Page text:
If the mother doesn’t agree, then you may need to obtain a court order. The court will look at various factors when making a decision, including the current state of the father-child relationship and the father’s degree of commitment to the child.
Do step-parents have parental responsibility?
Step-parents can play an important role in a child’s life and may raise the child from a very young age. However, they do not automatically have parental responsibility. This means that legally, they have no say in the day-to-day child arrangements and may have problems when signing school consent forms or taking the child to the family doctor.
A step-parent can gain parental responsibility if they:
- Are married to or in a civil partnership with the biological parent that the child lives with, and
- Have the agreement of everyone who currently has parental responsibility for the child.
A solicitor can help you write the necessary paperwork and have it approved by the court. This should be a formality if everyone is in agreement.
If someone who already has parental responsibility does not agree to the application, you can ask the court to make a decision. As with any decision involving children, the court will look at what is in the best interests of the child, including how the child feels about the situation if they are old enough to express an opinion.
What about adopted children and those born by surrogacy?
There are legal structures in place to give non-biological parents the parental responsibilities they need to care for their children. These arrangements are different depending on whether the child was adopted or born through a surrogacy arrangement.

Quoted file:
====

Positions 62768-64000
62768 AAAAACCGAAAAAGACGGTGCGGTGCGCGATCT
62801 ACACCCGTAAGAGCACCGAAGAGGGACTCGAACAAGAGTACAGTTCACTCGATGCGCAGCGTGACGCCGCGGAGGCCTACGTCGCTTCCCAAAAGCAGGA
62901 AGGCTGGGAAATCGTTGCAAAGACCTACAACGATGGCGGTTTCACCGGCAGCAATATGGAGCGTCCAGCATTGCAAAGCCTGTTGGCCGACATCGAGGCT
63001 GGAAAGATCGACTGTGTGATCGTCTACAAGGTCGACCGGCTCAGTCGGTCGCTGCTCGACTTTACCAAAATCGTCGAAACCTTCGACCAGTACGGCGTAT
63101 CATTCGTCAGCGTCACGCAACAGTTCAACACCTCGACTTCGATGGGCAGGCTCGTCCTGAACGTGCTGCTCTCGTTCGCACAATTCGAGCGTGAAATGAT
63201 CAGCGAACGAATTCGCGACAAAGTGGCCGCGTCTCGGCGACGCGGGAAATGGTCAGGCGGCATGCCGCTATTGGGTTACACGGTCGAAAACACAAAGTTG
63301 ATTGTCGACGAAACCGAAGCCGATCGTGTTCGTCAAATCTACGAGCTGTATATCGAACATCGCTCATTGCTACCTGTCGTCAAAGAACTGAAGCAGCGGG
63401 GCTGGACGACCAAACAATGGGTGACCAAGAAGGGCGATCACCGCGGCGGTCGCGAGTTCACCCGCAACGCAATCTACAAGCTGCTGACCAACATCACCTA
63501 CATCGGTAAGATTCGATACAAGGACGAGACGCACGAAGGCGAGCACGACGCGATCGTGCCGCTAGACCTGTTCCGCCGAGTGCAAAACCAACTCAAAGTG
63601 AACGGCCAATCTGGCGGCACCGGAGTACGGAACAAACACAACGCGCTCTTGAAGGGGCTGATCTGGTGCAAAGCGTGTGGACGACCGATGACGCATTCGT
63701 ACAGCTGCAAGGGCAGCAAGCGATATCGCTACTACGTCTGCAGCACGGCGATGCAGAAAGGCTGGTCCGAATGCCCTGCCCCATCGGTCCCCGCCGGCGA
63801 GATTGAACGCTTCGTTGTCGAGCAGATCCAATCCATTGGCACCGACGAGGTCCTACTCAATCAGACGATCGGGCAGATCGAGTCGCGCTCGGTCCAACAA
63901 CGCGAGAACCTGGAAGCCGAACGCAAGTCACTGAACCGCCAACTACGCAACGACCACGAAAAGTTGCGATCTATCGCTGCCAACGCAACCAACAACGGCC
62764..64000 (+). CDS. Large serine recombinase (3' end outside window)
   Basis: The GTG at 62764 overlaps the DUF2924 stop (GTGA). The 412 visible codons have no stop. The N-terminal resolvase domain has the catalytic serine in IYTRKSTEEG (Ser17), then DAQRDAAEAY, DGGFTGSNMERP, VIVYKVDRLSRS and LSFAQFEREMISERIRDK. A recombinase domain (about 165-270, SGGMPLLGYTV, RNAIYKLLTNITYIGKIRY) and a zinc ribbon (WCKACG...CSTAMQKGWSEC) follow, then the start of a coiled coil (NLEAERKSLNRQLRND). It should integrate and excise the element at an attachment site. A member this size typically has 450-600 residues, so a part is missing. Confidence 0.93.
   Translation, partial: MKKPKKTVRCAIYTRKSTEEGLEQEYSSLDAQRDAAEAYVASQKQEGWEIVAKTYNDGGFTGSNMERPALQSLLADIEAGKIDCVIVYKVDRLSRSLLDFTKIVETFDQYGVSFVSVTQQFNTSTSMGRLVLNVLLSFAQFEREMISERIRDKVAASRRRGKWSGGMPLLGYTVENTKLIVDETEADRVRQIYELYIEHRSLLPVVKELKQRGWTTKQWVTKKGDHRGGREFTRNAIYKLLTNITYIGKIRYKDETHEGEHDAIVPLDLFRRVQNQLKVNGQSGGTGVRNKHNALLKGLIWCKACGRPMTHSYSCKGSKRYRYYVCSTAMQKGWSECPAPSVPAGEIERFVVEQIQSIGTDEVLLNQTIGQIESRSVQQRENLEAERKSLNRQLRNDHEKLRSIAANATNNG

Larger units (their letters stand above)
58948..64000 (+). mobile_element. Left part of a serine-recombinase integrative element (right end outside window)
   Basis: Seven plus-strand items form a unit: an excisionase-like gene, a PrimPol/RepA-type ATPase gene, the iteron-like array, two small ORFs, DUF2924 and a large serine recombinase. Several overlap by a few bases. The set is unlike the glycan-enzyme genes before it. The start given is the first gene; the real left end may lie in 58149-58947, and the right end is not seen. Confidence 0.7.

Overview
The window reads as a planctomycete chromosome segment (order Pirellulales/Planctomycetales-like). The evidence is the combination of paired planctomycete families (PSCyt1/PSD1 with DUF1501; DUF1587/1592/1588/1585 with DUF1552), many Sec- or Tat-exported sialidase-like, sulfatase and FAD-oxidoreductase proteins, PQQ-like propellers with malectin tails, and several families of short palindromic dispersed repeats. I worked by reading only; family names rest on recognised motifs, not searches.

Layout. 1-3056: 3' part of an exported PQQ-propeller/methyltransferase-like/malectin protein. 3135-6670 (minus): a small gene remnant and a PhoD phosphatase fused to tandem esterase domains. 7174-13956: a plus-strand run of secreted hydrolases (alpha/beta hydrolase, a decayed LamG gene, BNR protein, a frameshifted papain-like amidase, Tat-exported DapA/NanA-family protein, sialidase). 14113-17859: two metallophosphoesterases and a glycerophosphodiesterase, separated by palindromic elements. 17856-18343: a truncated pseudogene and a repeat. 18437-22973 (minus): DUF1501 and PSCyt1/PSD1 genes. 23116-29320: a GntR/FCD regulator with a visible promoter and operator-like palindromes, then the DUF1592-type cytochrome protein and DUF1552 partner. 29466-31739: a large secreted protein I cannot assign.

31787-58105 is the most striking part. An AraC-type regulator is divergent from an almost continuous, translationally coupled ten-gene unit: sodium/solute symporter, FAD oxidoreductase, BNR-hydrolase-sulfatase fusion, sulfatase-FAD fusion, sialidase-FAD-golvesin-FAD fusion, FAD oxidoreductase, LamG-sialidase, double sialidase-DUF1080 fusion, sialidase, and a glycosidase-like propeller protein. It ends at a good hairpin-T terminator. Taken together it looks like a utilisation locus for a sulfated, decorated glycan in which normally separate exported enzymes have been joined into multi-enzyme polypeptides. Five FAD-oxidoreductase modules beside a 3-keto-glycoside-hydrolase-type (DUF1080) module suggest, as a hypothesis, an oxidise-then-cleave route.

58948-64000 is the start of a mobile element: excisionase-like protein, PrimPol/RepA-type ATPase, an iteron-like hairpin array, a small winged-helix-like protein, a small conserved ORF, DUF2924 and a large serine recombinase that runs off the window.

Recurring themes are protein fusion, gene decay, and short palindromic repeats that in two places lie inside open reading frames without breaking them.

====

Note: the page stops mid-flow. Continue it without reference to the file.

If you are adopting a child, then the Adoption Order will sever legal ties between the birth parent and the child and give full parental responsibility to the approved adopters.
In a surrogacy situation, the intended parents will need to apply for a Parental Order. This will transfer full parental responsibility from the surrogate mother onto the intended parents, legally making them the child’s parents.
In both cases, it is important to get legal advice before starting the process as there are strict eligibility criteria and time limits to meet.
Do I lose parental rights when I separate or get divorced?
No, you do not lose parental responsibility when you separate or get divorced. Your responsibility towards your children does not end when your marital status changes or if you stop living with the child’s other parent.
On the flip side, parental responsibility is not a guarantee that you automatically will have an ongoing role in the child’s life after a separation or divorce. Decisions about where the child will live and how often the other parent will see them are made based on the best interest of the child, not the rights of the parents. However, the court will encourage the resident and non-resident parents to work together to ensure the best outcome for their children.
The law also treats parental responsibility and child maintenance as being completely separate.
Unmarried fathers who do not have parental responsibility are still liable to pay child maintenance, for example.
What if the parents cannot agree on important decisions?